Julian Real said...

Forget the running out of water and climate wars related to water wars, you’re going to have, you’re already having in India, as a result of the land grab, in this case more for mining and industry, what we’re seeing is a war within. And Operation Green Hunt has been launched by the government in order to clean out the lands to be able to grab the lands on behalf of corporations. We talked about the Kashmir crisis and the shootouts. But those scenes are taking place in every remote tribal area today. And that issue of war for resources, that as long as you’re powerful you have the right to grab anyone’s resources and you have a right to use all kinds of illegitimate violence, that militarized mindset that I say comes from capitalist patriarchy, is really at the root of so many of our problems which is why we need to feel at home with nature and we need to recognize that the resources of the earth belong to all, have to be shared. In the land rights of the poor defenseless indigenous person is the biggest peace initiative of today and it’s the biggest climate issue of today.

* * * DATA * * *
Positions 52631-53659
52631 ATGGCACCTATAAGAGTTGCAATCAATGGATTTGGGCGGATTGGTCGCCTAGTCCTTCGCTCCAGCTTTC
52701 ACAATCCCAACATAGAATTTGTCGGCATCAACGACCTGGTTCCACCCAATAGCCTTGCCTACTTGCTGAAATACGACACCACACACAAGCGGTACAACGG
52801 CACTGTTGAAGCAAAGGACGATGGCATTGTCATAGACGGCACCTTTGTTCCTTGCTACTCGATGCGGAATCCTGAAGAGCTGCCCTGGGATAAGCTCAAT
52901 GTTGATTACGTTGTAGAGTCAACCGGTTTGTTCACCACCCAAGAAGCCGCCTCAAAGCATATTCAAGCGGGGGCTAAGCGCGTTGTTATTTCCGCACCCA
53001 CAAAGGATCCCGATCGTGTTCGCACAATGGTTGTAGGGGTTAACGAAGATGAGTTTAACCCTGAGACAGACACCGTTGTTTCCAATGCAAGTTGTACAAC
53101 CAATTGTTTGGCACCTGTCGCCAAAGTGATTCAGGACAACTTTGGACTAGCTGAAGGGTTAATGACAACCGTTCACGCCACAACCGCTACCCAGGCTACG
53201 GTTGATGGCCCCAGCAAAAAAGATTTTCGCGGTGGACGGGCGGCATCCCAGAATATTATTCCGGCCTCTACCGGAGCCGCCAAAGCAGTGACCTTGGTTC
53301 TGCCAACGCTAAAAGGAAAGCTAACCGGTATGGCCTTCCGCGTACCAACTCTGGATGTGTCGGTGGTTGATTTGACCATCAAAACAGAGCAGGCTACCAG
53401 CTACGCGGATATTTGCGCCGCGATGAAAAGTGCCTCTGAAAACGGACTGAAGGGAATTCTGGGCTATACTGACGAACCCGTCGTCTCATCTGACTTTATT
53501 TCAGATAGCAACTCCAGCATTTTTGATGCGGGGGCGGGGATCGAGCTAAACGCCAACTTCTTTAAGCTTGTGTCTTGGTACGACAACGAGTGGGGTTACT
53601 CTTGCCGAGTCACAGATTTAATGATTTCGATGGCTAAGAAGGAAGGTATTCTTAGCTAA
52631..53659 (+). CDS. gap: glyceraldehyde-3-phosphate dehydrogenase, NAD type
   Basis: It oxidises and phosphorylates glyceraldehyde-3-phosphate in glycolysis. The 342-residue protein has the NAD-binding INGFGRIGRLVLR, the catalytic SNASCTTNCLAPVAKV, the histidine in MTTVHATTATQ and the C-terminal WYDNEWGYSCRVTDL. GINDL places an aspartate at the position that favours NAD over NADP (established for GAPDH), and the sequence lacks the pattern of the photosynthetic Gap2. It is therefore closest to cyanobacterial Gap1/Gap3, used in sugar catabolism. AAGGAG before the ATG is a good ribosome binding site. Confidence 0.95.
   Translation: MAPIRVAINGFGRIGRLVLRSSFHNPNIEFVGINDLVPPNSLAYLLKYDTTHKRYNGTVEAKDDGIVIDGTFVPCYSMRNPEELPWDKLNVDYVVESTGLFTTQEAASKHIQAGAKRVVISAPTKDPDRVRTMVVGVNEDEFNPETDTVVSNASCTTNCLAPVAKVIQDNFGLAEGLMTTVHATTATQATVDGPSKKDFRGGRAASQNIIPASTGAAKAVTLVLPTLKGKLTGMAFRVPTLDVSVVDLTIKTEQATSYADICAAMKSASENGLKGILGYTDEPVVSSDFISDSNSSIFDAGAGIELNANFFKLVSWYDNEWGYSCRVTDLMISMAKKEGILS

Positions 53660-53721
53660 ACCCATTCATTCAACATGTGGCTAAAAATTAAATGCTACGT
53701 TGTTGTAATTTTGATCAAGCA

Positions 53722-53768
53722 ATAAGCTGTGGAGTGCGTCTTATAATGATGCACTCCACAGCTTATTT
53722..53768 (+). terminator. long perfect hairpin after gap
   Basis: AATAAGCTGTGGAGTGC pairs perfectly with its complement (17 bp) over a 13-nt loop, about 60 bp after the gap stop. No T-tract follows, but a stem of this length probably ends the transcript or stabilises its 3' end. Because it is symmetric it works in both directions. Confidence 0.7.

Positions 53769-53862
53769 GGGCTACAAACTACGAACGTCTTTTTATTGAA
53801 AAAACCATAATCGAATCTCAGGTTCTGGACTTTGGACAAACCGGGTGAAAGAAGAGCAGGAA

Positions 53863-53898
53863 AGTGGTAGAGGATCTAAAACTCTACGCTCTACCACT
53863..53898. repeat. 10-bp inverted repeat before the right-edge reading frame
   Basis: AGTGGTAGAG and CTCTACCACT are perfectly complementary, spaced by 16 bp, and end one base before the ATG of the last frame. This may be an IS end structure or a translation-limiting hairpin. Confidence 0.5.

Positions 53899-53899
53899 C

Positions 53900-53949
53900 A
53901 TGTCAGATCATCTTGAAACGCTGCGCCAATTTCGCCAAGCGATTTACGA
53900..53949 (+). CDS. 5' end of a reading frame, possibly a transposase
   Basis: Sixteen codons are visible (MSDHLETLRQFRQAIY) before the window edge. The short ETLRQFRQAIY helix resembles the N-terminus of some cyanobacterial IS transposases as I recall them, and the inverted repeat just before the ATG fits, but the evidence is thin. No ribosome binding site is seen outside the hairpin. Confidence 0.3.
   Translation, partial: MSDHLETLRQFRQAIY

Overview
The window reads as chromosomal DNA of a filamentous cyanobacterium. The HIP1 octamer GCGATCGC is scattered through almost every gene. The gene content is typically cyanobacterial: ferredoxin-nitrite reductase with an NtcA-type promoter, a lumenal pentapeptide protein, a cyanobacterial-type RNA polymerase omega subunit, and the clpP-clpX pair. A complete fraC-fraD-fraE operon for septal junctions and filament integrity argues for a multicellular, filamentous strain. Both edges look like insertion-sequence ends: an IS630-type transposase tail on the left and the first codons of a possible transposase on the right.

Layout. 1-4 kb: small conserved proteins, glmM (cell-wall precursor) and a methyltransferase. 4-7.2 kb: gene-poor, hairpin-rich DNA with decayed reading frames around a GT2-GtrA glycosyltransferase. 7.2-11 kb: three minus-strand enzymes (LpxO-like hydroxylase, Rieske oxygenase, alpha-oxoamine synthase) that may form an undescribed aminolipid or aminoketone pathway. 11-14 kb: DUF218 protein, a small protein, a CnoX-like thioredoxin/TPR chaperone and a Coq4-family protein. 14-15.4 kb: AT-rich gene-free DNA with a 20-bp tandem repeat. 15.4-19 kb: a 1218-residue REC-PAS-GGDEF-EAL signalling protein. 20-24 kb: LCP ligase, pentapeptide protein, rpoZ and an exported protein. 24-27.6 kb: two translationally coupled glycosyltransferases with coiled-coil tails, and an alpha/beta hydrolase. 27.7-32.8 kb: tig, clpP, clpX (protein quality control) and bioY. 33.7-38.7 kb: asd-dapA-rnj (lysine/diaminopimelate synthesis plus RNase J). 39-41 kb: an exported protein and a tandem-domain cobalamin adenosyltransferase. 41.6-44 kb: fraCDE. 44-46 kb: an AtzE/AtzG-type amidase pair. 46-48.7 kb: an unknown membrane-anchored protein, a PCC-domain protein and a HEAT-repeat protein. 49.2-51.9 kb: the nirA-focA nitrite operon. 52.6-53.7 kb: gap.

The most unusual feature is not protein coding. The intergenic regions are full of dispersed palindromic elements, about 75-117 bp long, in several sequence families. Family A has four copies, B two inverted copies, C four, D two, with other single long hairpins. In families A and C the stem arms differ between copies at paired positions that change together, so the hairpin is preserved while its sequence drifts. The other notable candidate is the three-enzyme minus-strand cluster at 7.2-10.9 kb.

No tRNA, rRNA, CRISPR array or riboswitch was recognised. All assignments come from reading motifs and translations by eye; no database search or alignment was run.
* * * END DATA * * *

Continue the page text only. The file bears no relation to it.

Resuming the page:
And this:

VANDANA SHIVA:
[T]he problem is that geoengineering is an experiment. It is not a solution. And you cannot experiment in such a violent way without full assessment of the impact. And as I said, just a simple thing a blocking the sun’s rays is a problem for the planet. Its a problem for humanity…

GWYNNE DYER:—You’re talking 1% I mean you are talking one percent-–

VANDANA SHIVA: But iron filings—

GWYNNE DYER:—I don’t like iron filings-–…that is ridiculous.

VANDANA SHIVA: But iron filings in the ocean-–

GWYNNE DYER:—that is ridiculous.